9 III. Harvest Rate and Sustainability of the Traditional Aboriginal Harvests in Canada Northern Aboriginal peoples in Canada have the rights under land claims agreements to manage and harvest species located on land claims, which include most of the Canadian polar bear distribution. Present Aboriginal harvests of polar bears in Canada are sustainable with an overall harvest level of 3.5% of the Canadian polar bear population. The quota system was established in Canada s northern territories in the 1970s. The harvest level has been substantially less and never more than the quotas since the mid-1980s, (Figure 1). The international trade of polar bear takes place strictly within legal harvest quotas. Harvest quotas are based on principles of conservation and Aboriginal subsistence. Meeting demands of other markets, whether international or domestic, is not a consideration when establishing quotas. Therefore, an Appendix I listing would have no impact on the current harvest quotas and economic benefits afforded by international trade will not lead to an increase in the total number of bears harvested beyond the sustainable limit established for each Canadian polar bear subpopulation. In Canada, there is high compliance with the quota system and quotas are reviewed and adjusted as needed as new information about polar bear subpopulations becomes available, with the express goal of ensuring sustainable harvest. Management agreements for some subpopulations in Canada state that as required, a quota will be reduced or a moratorium will be put in place to protect the species. Quota reduction took place in the Western Hudson Bay subpopulation, from 56 bears per year, in response to data indicating decline. Cubs, females with cubs, and bears digging or in dens (where the young are born) are generally protected from harvest. The majority of harvest in Canada occurs in Nunavut and the Northwest Territories where Aboriginal people must possess a government issued hunting tag in order to harvest a polar bear. The tag must be attached to the polar bear hide. Information is collected on each animal that is harvested. This ensures that the quota is respected and monitored. Furthermore, the tag system also provides the data to ensure the legality of international trade. Allowing trade and sport hunting in Canadian Arctic communities results in strong local support for conservation measures that are science-based and foreign to their cultural perspective (e.g. polar bear quotas, harvest reports). Trade incentives are important to engage local communities in sound conservation practices that are prerequisite for entering the international market. Other jurisdictions, including Greenland, have become interested in Canada s conservation hunting industry as a model for promoting conservation of polar bears. 9

10 IV. Agreements and Committees Related to the Conservation and the Management of Polar Bear in Canada Canada is involved in numerous national and international committees and bilateral/multilateral agreements for the conservation and the management of polar bear. 1. Canada has been an active participant on the IUCN (International Union for the Conservation of Nature)/Species Survival Commission Polar Bear Specialist Group (IUCN/SSC-PBSG) since its formation in Canada, along with all other range states (United States, Denmark (Greenland), Norway and the former Union of Soviet Socialist Republics (Russia)) is signatory to the 1973 international Agreement on the Conservation of Polar Bears. 3. Since 1988 a user-to-user agreement has been in place between the Inupiat of the United States and the Inuvialuit of Canada for management of the shared Southern Beaufort Sea subpopulation. 4. The Committee on the Status of Endangered Wildlife in Canada (COSEWIC) has assessed polar bear status several times since 1986, with the most recent 2008 status being Special Concern 1. Within the Canadian federal Species at Risk Act (SARA), COSEWIC was established as an independent body of experts responsible for identifying and assessing the risk of extinction for wildlife species using a process based on science, Aboriginal Traditional Knowledge and community knowledge. 5. In May 2008, Canada and the United States signed the Memorandum of Understanding Between Environment Canada and the United States Department of the Interior for the Conservation and Management of Shared Polar Bear Populations to collaborate on polar bear issues, to further the consideration of traditional knowledge, and to promote consistent methods for polar bear population modeling, data capture and research. 6. In October 2009, Canada, Nunavut and Greenland signed the Memorandum of Understanding between the Government of Canada, the Government of Nunavut, and the Government of Greenland for the Conservation and Management of Polar Bear Populations to provide a framework for the cooperative management, including the coordination of recommendations for hunting quotas, of the shared polar bear populations of Kane Basin and Baffin Bay. 7. Through its Polar Bear Administrative Committee (PBAC), Canada is developing a national conservation strategy for polar bears. The Polar Bear Technical Committee (PBTC) supports PBAC by reviewing scientific and traditional knowledge to meet defined management needs in support of Canada s national and international conservation responsibilities. 1 Special Concern status in Canada refers to a wildlife species that may become threatened or endangered because of a combination of biological characteristics and identified threats. Canada recognizes three categories for extant species at risk (special concern, threatened, endangered), while the U.S. recognises only two (threatened, endangered) in its Endangered Species Act. 10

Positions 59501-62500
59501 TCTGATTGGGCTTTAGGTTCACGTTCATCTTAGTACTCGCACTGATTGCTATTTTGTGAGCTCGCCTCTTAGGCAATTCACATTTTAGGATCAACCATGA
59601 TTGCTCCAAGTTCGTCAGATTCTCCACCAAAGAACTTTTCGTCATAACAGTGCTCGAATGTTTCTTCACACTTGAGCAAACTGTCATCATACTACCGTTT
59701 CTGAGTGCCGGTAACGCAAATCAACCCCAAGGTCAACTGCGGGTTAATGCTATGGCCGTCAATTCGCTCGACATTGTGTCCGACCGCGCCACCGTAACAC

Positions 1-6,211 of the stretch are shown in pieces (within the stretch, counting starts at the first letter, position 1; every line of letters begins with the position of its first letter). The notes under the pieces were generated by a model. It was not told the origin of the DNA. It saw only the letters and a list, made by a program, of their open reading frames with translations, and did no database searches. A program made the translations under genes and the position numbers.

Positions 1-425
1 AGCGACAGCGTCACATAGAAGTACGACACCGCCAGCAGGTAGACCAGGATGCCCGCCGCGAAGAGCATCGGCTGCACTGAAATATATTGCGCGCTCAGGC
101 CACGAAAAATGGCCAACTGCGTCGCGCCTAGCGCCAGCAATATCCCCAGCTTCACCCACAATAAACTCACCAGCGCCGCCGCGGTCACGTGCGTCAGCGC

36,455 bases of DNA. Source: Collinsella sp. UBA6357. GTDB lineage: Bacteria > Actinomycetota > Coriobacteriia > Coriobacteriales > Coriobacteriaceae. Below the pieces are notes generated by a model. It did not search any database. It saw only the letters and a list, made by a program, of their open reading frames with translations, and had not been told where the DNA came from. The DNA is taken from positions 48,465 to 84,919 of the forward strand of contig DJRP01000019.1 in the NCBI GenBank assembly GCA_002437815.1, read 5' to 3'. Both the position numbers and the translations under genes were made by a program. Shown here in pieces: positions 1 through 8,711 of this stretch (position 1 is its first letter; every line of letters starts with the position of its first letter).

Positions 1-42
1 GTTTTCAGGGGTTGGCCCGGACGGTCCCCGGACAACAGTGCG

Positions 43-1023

11 V. Importance to Local Canadian Arctic Communities Canadian Aboriginal peoples have experienced rapid cultural changes in the last few generations. These changes, and the limited economic opportunities across the Canadian Arctic, create challenging socio-economic conditions. Maintaining a link to natural resources is extremely important for cultural, mental and physical wellbeing. This is accomplished by traditional activities such as arctic char fishing, seal harvesting, and caribou and polar bear hunting. Community-based wildlife management of species, the share of wildlife products, conservation hunting and fur trade play an important role in defining their culture and enhancing community. The polar bear hunt is regulated and largely subsistence-based for Aboriginal communities in Canada s North. Aboriginal peoples benefit from the harvest of polar bear for skins, meat, traditional activities and income generated from trophy hunt and selling by-products (mostly hides), thus, there is great interest and support in maintaining a sustainable population of this valuable and charismatic species. Numerous examples from around the world have demonstrated that keeping an economic link between wildlife and local populations is an important component of sound conservation. 11